Over the last several months, Burberry, Gucci and Dolce & Gabbana lost in the court of public opinion for the crime of cultural insensitivity.
Such mistakes can mean monetary losses through boycotts as well as misspent advertising and product development advertising costs. Another potential loss is the trust and loyalty of consumers. A brand’s tarnished reputation can mean that it’s in danger of losing its “luxe.”
However, these offenses are so obvious, how could many talented, experienced, and well-trained people allow them to get out of the door?
One example of an ad that turned out to be grossly offensive to its target audience was Dolce & Gabbana’s “Eating with Chopsticks” commercials. The ads which were posted over Chinese social media network Weibo featured an Asian model using chopsticks to eat Italian food.
The ads were originally meant to be funny, but the Chinese didn’t see the humor and considered the ads racist, disrespectful and sexist. The commercials were immediately pulled down and replaced with Domenico Dolce and Stefano Gabbana’s apology video to Weibo.
However, news leaked that @stefanogabbana, on his Instagram account, defended the ads, saying that the problem wasn’t the ad, but the people viewing them. Immediately retailers and online websites withdrew Dolce & Gabbana products. To make matters worse, celebrities and models backed out of the planned fashion show, eventually leading to its cancellation.
The Los Angeles Times reported a London-based Brand Finance estimate that the fiasco would cut Dolce & Gabbana’s brand value by 20% from its current estimate of $937 million. Dolce & Gabbana has many fences to mend.
Luxury brands’ culture problems
These obvious examples of cultural insensitivity suggest a deeper problem in luxury brand culture.
Carlos Torellia, a University of Illinois professor, said that “just hiring for diversity means nothing if brands don’t use that diversity effectively.” For example, the Dolce & Gabbana ad problem could have been avoided if just one Chinese national reviewed the films before its release.
It seems the powers in luxury brands don’t listen when the message is against the grain. Even listening is not enough, they should “give voice to their people,” in order to avoid future mistakes.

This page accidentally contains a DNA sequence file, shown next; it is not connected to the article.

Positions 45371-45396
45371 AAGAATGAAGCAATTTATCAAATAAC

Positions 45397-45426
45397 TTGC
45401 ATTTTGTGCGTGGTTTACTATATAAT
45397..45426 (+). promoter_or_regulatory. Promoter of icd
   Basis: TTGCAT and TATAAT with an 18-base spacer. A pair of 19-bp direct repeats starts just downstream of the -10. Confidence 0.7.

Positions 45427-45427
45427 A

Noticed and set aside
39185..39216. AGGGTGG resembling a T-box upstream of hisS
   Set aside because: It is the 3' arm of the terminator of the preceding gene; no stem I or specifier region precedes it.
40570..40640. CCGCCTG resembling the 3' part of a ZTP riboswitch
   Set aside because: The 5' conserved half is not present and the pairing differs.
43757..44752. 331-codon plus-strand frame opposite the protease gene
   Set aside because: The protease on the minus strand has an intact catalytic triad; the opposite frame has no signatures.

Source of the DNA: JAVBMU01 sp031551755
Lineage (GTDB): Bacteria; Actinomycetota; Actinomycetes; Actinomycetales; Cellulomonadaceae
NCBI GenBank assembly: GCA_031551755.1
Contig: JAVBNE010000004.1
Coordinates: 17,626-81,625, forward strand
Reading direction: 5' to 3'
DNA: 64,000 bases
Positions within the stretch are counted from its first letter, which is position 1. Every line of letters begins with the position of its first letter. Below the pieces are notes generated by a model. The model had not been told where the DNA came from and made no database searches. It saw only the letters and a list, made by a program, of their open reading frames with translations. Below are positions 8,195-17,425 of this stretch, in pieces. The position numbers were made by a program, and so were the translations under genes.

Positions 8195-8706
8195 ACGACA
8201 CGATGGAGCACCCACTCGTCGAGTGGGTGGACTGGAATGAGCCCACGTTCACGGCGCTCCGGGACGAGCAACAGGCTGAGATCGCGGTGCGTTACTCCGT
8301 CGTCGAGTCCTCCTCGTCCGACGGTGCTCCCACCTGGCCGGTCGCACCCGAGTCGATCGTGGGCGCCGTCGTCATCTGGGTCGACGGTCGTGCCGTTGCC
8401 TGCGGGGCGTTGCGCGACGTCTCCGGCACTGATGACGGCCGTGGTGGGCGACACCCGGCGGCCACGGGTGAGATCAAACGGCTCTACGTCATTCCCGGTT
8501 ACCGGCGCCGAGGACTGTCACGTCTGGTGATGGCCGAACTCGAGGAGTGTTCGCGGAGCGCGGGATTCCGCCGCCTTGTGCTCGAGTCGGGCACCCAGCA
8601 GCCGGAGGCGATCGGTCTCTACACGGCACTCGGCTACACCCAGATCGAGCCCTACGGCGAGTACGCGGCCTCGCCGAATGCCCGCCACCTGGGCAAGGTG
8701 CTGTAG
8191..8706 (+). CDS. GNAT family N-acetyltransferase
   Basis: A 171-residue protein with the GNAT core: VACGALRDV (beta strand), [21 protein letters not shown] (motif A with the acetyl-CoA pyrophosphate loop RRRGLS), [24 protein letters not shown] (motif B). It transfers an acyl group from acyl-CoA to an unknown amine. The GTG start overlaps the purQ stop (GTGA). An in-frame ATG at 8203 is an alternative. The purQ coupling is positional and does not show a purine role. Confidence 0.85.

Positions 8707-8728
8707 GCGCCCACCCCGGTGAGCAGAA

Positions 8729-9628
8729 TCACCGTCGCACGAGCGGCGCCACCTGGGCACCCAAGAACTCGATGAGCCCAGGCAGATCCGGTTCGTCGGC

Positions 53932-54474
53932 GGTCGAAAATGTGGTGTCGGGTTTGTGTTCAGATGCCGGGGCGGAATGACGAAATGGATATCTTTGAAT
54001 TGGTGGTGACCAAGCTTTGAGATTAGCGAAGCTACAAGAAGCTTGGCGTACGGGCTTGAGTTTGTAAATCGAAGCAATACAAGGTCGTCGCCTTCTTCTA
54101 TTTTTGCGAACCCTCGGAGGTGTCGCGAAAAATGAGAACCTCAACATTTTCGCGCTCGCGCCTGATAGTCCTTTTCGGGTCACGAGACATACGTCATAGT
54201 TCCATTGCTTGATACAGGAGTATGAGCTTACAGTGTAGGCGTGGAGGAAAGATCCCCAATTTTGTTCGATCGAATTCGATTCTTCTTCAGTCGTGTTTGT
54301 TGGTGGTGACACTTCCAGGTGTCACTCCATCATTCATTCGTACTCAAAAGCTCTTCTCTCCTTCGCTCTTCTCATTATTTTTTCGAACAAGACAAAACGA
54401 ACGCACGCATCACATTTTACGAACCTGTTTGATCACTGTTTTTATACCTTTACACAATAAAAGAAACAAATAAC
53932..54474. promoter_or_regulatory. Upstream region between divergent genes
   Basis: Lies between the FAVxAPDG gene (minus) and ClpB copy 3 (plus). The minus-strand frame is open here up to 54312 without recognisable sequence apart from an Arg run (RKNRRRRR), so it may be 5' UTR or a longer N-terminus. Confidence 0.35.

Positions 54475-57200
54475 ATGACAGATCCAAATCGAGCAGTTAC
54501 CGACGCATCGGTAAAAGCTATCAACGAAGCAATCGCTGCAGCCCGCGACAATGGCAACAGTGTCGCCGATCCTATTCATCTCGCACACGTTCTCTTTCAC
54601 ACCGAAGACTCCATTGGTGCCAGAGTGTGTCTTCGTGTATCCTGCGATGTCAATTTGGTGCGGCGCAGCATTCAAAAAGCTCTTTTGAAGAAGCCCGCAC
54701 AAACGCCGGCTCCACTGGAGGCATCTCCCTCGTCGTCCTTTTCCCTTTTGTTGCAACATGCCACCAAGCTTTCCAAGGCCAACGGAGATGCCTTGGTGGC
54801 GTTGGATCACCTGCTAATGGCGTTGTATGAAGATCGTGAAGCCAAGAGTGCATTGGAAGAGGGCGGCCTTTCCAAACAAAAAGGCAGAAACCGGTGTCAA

The Danger in street trend
Aside from cultural transgressions, there is a potential danger as luxury brands move further into street culture.
The late, great Karl Lagerfeld had a word of advice for brands moving too fast onto the street trend. “Trendy is the last stage before tacky.”
Gabrielle “Coco” Chanel has also said that tacky is tasteless and almost vulgar which is the opposite of luxury.
Luxury brands must get
back to being classy across all cultural boundaries. Vincent Bastien and
Jean-Noël Kapferer, in their seminal book The Luxury Strategy, distinguished the
luxury strategy from the fashion one as follows:
“The luxury strategy aims at creating the highest brand value and pricing power by leveraging all intangible elements of singularity- i.e. time, heritage, country of origin, craftsmanship, man-made, small series, prestigious clients,” according to the book.
On the other hand, fashion strategy does not consider those classic luxury factors. It is about selling something that is “fashionable, which is to say, a very perishable value.”
And luxury strategies are the ways to sell luxury brands to high-end customers. Apply a lasting cure instead of just treating the symptoms of diversity and inclusivity problem. Go back to the timeless and higher standards of taste required for all that claim to be luxury brands.